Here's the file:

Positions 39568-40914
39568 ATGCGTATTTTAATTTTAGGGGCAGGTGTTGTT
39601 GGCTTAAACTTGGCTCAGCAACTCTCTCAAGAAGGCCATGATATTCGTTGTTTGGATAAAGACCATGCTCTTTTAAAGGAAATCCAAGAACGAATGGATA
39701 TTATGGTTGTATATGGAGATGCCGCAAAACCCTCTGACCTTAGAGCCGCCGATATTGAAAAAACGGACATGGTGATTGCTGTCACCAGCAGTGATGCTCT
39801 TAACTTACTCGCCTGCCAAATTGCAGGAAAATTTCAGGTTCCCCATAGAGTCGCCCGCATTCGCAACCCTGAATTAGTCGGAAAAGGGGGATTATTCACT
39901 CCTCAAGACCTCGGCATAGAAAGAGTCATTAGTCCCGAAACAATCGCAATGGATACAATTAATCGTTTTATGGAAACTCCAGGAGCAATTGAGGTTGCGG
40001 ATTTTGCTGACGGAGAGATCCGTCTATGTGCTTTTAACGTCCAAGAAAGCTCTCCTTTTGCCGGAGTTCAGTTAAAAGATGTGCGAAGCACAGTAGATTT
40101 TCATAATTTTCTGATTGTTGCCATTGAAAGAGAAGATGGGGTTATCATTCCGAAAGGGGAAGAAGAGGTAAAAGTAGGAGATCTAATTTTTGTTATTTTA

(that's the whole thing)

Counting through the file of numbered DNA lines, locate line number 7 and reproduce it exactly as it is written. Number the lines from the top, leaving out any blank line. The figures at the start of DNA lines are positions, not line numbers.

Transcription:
40001 ATTTTGCTGACGGAGAGATCCGTCTATGTGCTTTTAACGTCCAAGAAAGCTCTCCTTTTGCCGGAGTTCAGTTAAAAGATGTGCGAAGCACAGTAGATTT